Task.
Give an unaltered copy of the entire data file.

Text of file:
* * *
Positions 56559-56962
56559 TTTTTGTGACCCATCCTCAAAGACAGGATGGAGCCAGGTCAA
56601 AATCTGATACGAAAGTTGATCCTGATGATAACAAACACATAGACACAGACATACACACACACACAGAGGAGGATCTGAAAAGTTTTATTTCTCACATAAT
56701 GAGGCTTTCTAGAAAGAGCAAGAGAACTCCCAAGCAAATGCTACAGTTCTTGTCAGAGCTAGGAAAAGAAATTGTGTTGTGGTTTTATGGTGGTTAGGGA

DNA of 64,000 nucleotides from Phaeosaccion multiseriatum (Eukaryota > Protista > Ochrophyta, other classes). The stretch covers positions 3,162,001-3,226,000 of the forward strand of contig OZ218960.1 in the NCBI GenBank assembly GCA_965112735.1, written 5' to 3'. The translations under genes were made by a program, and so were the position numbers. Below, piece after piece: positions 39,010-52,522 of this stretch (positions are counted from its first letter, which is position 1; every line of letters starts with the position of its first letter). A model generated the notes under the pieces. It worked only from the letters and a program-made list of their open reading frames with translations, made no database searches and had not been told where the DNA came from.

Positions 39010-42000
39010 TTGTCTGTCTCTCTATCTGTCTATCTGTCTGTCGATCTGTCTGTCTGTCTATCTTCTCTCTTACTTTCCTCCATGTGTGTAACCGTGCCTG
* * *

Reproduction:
Positions 56559-56962
56559 TTTTTGTGACCCATCCTCAAAGACAGGATGGAGCCAGGTCAA
56601 AATCTGATACGAAAGTTGATCCTGATGATAACAAACACATAGACACAGACATACACACACACACAGAGGAGGATCTGAAAAGTTTTATTTCTCACATAAT
56701 GAGGCTTTCTAGAAAGAGCAAGAGAACTCCCAAGCAAATGCTACAGTTCTTGTCAGAGCTAGGAAAAGAAATTGTGTTGTGGTTTTATGGTGGTTAGGGA

DNA of 64,000 nucleotides from Phaeosaccion multiseriatum (Eukaryota > Protista > Ochrophyta, other classes). The stretch covers positions 3,162,001-3,226,000 of the forward strand of contig OZ218960.1 in the NCBI GenBank assembly GCA_965112735.1, written 5' to 3'. The translations under genes were made by a program, and so were the position numbers. Below, piece after piece: positions 39,010-52,522 of this stretch (positions are counted from its first letter, which is position 1; every line of letters starts with the position of its first letter). A model generated the notes under the pieces. It worked only from the letters and a program-made list of their open reading frames with translations, made no database searches and had not been told where the DNA came from.

Positions 39010-42000
39010 TTGTCTGTCTCTCTATCTGTCTATCTGTCTGTCGATCTGTCTGTCTGTCTATCTTCTCTCTTACTTTCCTCCATGTGTGTAACCGTGCCTG